Tito Proc negotiated for Silliman’s eventual reopening, while at the same time taking care to see to the needs of the faculty and students the military had picked up for interrogation and what-not. As Joel Tabada—the first Sillimanian faculty to be picked up by the military—once recounted to me, “Classes at the university were ‘suspended’ for the rest of the first semester. Dr. Udarbe became the acting president. But the experience made a man out of him as he faced the Martial Law people concerning the University. He ordered that double-deck beds from the Silliman dormitories be brought over and provided to the Provincial Jail for all the detainees, even if only about a third of the detainees were Sillimanians.”

Another story is something I learned from recent research we’ve done into the history of culture and the arts in Silliman, which we are doing for the Handulantaw coffee table book. (I am editor-in-chief, with the Tao Foundation and the Silliman University Cultural Affairs Committee as publishers.) When Tito Proc became Acting President, he inherited many of the projects that his predecessor, Dr. Cicero Calderon, was hoping to accomplish for the university.

One of these was Calderon’s grand ambition to build a Cultural Center in campus. Zara Marie Dy, writing about the Luce Auditorium for Handulantaw, wrote: “President Calderon recommended that a caretaker president be appointed for Silliman when he stepped down from the presidency. This president ad interim came in the person of Dr. Proceso U. Udarbe, whose term officially started on 1 June 1971. Acting President Udarbe was kept busy inaugurating and implementing the unfinished projects Dr. Calderon left behind. He raced to see the projects push through quickly in view of the inflationary trend of the times.

“One of his very first worries in 1971 was the delay in the construction of the Cultural Center. The funds had been promised back in 1968 by the Henry Luce Foundation of New York but the Cultural Center Planning Committee, composed mainly of the units which had their own interests in the Cultural Center, could not easily agree on space allocations, design and location of the Center, much less on the architect. The School of Music and Fine Arts, the Speech and Theatre Arts Department, the English Department, and Audio-Visual Department comprised the Committee, together with the Campus Planning Committee, chaired by the [dean] of the College of Engineering. This mix made for long meetings and stalemates.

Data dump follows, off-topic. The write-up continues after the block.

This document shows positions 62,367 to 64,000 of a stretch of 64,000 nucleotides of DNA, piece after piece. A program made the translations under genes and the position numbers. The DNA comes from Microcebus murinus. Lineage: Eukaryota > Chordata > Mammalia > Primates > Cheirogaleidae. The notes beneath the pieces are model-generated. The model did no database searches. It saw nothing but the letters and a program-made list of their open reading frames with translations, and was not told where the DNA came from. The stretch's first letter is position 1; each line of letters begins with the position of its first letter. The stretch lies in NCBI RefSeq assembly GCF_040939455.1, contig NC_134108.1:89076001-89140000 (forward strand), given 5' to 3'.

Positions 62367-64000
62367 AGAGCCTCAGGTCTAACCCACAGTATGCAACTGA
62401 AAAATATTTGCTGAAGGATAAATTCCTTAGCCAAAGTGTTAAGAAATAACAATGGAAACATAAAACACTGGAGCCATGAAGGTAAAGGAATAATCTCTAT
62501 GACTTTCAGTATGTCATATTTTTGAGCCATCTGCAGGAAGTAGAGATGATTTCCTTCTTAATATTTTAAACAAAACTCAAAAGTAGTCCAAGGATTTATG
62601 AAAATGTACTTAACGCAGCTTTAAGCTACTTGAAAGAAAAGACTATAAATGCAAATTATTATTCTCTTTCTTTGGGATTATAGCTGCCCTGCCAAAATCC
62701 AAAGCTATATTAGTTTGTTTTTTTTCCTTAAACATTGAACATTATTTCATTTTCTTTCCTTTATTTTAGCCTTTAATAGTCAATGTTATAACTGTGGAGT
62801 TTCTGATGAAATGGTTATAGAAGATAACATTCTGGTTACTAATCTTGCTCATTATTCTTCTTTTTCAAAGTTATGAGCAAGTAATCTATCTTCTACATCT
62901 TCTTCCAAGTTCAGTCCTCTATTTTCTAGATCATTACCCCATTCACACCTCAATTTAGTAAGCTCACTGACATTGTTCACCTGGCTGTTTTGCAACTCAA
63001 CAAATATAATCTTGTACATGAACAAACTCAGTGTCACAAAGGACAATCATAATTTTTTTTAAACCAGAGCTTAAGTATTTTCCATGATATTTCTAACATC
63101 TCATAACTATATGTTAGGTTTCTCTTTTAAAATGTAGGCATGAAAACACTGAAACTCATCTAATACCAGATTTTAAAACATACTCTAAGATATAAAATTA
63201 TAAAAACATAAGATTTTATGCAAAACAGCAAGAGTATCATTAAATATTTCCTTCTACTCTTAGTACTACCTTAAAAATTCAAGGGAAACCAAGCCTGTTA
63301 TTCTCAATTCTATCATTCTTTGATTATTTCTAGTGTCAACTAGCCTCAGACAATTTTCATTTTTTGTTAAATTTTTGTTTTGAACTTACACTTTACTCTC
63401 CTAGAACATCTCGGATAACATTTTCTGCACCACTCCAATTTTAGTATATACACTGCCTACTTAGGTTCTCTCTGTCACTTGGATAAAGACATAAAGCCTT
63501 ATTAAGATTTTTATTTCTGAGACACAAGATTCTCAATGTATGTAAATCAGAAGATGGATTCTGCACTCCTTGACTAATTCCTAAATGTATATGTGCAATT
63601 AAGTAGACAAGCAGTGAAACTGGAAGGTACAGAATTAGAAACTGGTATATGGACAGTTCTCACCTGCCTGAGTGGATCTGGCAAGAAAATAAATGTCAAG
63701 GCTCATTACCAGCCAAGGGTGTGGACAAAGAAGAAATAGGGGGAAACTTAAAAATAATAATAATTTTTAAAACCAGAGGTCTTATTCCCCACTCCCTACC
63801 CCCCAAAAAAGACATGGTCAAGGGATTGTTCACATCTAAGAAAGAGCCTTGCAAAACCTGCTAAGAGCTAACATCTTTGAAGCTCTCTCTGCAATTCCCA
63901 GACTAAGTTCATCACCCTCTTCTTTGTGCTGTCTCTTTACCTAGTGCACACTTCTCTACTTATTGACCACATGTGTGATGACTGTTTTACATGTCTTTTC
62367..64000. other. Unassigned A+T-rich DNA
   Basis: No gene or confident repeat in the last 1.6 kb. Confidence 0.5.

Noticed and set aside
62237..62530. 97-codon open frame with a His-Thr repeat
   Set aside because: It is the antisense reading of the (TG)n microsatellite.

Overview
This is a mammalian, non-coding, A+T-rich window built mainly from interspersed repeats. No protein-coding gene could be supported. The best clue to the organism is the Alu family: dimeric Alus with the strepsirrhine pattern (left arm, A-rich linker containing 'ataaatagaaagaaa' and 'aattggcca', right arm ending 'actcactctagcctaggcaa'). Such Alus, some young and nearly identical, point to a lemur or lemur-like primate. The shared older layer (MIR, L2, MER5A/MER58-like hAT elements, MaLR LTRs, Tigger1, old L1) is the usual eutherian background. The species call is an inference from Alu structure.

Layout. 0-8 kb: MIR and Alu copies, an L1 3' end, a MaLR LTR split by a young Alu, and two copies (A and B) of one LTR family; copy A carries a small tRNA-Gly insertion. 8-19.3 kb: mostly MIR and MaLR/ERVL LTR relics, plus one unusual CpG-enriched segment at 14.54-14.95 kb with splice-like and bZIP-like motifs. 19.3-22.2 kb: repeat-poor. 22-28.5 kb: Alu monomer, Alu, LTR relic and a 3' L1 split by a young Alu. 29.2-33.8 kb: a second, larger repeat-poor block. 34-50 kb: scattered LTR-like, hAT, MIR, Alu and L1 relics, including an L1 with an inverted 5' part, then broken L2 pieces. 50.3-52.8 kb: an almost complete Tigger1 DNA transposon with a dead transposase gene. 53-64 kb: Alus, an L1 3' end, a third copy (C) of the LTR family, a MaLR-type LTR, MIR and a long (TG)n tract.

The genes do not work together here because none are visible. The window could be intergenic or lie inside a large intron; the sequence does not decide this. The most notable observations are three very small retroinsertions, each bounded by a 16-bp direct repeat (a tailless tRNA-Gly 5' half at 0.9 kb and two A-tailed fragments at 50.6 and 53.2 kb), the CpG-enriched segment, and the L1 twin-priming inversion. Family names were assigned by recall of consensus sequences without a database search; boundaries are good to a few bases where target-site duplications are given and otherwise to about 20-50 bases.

“With financial exigencies weighing heavily against time, Dr. Udarbe decided to come to the helm and reorganize the Cultural Center Planning Committee. He became its chairman and steered it into agreement and action… By 28 August 1972, the groundbreaking ceremony for the Auditorium was held.”

These stories tell us what a strong leader Tito Proc was—a decisive visionary who knew when to act, and how to act.

As I write this, the news of his death has just broken out, right at the tail-end of Silliman University’s 112th Founders Day. May you rest in peace, Dr. Proceso U. Udarbe. Your kindness and your brand of leadership will always be remembered.